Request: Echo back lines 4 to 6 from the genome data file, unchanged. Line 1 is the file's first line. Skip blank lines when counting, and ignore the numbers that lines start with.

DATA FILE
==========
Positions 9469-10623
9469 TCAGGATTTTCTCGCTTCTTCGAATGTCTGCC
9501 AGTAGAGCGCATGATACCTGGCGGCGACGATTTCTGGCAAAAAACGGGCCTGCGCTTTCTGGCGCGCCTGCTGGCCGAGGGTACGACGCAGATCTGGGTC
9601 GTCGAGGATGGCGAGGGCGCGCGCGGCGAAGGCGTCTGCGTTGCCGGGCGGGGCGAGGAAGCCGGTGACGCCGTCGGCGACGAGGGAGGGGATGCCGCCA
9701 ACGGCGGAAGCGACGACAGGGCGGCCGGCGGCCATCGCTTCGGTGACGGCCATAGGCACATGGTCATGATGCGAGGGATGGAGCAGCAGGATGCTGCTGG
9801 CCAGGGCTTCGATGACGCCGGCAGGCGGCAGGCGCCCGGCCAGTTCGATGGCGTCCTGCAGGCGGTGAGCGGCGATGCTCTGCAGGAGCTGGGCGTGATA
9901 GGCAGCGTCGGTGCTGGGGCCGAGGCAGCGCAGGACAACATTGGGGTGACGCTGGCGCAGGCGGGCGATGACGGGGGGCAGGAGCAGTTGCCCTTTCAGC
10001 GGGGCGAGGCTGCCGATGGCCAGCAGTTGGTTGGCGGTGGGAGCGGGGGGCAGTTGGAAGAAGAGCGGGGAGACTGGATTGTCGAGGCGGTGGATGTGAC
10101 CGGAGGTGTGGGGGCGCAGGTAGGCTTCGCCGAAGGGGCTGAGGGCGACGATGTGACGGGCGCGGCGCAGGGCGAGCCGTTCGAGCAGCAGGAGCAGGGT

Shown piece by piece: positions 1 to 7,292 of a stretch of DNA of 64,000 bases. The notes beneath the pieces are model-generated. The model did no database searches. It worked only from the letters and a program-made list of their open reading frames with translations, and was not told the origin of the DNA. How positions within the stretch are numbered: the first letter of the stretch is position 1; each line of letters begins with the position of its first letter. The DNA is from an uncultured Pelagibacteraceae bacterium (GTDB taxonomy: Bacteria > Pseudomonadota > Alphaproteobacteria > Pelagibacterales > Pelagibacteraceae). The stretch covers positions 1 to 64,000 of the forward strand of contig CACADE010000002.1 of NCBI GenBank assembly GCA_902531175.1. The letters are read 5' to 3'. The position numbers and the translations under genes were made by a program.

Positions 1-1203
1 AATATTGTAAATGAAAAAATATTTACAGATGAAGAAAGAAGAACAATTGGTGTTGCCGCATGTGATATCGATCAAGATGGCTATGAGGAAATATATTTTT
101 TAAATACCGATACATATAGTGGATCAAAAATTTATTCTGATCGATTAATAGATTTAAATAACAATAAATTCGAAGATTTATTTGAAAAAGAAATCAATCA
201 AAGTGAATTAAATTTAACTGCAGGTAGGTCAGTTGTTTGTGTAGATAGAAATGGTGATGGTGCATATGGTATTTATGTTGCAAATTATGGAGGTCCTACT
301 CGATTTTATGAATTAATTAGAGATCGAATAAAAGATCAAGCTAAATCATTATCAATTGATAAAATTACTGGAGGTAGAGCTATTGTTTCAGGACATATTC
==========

9601 GTCGAGGATGGCGAGGGCGCGCGCGGCGAAGGCGTCTGCGTTGCCGGGCGGGGCGAGGAAGCCGGTGACGCCGTCGGCGACGAGGGAGGGGATGCCGCCA
9701 ACGGCGGAAGCGACGACAGGGCGGCCGGCGGCCATCGCTTCGGTGACGGCCATAGGCACATGGTCATGATGCGAGGGATGGAGCAGCAGGATGCTGCTGG
9801 CCAGGGCTTCGATGACGCCGGCAGGCGGCAGGCGCCCGGCCAGTTCGATGGCGTCCTGCAGGCGGTGAGCGGCGATGCTCTGCAGGAGCTGGGCGTGATA